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The single customer view (SCV) is one of marketing's hot potatoes.
Is it really feasible? Well, according to our latest Quarterly Intelligence Briefing: The Pursuit of Data-Driven Maturity (in association with Adobe), 20% of marketers have in fact achieved an actionable SCV.
The survey has thrown up plenty of fascinating data - let's take a look at a little bit of it.
Does your New Year to-do list include 'hire a PPC specialist'?
How have your marketing teams changed and upskilled in the past two years?
Econsultancy's updated Organisational Structures and Resourcing Best Practice Guide reveals the state of digital marketing capability, in-housing and outsourcing, specialisation, budgeting, talent and training in 2015.
The team at Hive have an interesting story to tell.
Iterating a new product in a nascent part of an old industry, doing this within an enormous organisation like British Gas, while maintaining an independent, startup culture.
There's a lesson in there for anybody.
Here's what I learnt about Hive by listening to Tom Guy, product and commercial director, at #canvasconf, organised by 383.
In my previous article I looked at the rise of the Chief Digital Officer.
However, in that piece I suggested that the “transformer CDO” is very similar to the Chief Customer Officer, the latter also seeing a dramatic rise in popularity in the last two years.
The most important part of digital transformation to our readers is their place within it.
We are continually asking ourselves 'do I have the skills needed to succeed?' and we know that learning new skills is the only way to keep pace with change in the industry and our job descriptions.
But how are these job descriptions changing and why?
Staying on top of changing digital job descriptions is difficult for HR and senior managers.
That's why Econsultancy has put together a raft of digital job description templates for junior and senior roles in digital that you can adapt to your needs.
But what are the mistakes you want to avoid? Here are five that can attract the wrong candidates, damage your brand or compromise your interviews.
There are many companies reluctant to let their marketing execs have free reign with their owned and earned media.
This is understandable where reputations are easily won and lost. It doesn’t pay to give just anybody the keys to your website, email builder or social media channels and ask them to go at it. Social media faux pas in particular are well documented.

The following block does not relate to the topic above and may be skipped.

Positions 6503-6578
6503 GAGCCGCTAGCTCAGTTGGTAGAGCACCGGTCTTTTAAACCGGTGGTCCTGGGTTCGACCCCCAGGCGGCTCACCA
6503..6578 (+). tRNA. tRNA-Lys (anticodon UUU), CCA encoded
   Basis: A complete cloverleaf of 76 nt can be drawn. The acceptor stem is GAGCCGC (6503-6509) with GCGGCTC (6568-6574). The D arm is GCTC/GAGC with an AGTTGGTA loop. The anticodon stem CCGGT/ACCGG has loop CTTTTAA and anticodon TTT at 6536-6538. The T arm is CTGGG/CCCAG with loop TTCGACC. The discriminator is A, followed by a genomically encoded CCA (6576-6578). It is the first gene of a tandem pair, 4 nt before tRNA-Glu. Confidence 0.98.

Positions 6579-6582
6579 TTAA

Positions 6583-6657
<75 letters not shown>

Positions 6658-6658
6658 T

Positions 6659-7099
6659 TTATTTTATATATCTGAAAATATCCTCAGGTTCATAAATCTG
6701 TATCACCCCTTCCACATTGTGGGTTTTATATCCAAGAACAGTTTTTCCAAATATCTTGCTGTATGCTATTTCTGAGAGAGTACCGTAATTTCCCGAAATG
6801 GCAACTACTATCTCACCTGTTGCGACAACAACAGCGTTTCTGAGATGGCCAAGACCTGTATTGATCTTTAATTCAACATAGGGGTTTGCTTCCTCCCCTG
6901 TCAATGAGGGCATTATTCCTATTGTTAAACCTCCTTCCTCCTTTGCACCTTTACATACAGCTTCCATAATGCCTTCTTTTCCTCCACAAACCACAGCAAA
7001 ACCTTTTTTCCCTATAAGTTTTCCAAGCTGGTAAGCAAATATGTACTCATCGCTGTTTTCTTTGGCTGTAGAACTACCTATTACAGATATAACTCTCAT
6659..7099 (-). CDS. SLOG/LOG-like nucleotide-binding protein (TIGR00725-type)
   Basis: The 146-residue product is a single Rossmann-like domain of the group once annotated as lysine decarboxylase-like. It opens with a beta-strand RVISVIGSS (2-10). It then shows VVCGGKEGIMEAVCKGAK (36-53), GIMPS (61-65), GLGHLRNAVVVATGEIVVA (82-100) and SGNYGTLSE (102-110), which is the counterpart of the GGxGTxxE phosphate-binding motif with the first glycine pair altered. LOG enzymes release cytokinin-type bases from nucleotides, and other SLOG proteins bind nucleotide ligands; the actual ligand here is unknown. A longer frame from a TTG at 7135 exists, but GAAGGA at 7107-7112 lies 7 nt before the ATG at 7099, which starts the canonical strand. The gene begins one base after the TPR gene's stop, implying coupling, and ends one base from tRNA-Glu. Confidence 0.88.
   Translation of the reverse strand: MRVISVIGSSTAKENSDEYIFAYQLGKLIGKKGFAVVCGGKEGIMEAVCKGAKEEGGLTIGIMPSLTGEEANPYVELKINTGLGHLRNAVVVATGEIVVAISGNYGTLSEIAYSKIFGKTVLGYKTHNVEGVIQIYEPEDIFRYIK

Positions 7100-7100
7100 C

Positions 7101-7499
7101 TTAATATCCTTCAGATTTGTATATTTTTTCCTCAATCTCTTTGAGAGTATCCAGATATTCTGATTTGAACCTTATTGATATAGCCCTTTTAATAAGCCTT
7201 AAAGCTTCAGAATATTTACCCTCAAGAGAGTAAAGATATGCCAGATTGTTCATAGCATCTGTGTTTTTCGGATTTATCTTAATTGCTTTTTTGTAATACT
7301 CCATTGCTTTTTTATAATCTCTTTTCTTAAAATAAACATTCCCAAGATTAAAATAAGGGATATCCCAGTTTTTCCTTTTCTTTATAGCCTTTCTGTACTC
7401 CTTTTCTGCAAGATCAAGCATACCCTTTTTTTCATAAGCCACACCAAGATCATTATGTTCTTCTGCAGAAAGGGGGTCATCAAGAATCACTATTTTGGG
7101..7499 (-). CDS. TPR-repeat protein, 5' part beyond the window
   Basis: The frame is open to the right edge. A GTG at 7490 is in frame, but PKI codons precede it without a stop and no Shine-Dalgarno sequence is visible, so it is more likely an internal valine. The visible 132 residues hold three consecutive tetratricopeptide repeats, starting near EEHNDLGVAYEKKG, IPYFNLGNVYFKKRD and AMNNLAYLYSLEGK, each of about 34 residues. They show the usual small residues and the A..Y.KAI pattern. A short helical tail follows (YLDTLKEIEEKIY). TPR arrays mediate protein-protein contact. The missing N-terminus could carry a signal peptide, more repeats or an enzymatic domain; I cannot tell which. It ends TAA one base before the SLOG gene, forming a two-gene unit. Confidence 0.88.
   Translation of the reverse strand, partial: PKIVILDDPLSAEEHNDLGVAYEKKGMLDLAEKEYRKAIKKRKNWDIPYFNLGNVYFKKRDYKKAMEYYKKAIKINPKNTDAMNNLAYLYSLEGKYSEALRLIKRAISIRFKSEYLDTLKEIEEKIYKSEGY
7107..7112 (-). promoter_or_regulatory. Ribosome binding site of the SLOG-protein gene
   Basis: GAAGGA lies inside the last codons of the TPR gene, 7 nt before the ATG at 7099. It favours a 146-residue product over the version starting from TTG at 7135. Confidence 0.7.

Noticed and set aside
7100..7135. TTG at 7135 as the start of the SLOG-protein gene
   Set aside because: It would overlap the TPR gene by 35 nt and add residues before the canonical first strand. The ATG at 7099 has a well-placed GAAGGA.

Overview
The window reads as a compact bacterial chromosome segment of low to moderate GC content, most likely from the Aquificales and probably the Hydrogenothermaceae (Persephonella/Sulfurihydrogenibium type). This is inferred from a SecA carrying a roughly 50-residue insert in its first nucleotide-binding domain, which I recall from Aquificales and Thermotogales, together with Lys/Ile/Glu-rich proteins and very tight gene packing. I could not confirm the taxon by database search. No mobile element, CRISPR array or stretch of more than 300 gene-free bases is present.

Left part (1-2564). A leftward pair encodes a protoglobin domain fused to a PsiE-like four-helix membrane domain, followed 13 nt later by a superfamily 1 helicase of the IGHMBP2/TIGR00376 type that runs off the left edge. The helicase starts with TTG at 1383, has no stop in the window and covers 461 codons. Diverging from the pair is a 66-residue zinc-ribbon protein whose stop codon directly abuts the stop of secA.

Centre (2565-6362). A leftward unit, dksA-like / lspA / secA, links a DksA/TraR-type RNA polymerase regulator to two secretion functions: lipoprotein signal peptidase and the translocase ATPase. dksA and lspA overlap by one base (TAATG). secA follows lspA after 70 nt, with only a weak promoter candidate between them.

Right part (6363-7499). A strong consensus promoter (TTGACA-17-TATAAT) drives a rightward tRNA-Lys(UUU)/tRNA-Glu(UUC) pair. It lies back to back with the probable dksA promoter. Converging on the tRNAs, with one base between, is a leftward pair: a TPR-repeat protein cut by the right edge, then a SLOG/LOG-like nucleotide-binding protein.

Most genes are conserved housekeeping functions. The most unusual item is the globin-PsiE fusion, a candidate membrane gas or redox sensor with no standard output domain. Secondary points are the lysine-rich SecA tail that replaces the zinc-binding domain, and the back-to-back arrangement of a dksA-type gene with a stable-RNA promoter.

Recently Mike Bracken announced his resignation as Executive Director of Digital in the Cabinet Office.
He had been leading the digital transformation of UK government through the Government Digital Service (GDS), earning a CBE among other plaudits for his work.
More than anything ‘digital’ has blurred lines.
That might be blurring the lines of what we used to consider typical consumer behaviours or models (e.g. increased focus on behavioural segmentation and targeting rather than relying on, say, demographics), the blurring of lines across physical and digital channels, the blurring of lines across value and supply chains, the blurring of national boundaries and commerce.
As part of our Skills of the Modern Marketer research we set out to define the soft skills needed to be successful within an organisation coping with all the changes that digital transformation brings.
Although classic marketing skills are essential, these will have to be combined with more digitally focused skills – a natural gravitation towards collaborative work, adaptability, creativity, insights driven by data - in order to be well positioned within the broader organisation.
It’s becoming increasingly true that there is no longer such thing as a job for life.
The average worker today stays at their job for 4.4 years, according to the Bureau of Labor Statistics, and younger people only stay in their roles for only half that time.
Digital transformation is the journey from where a company is, to where it aspires to be digitally.
A digital organisation is generally considered to be one that focuses on customer experience irrespective of channel and has a ‘digital culture’. But how do you get the right mix of skills, culture and technology in order to benefit the customer and the long-term health of your organisation?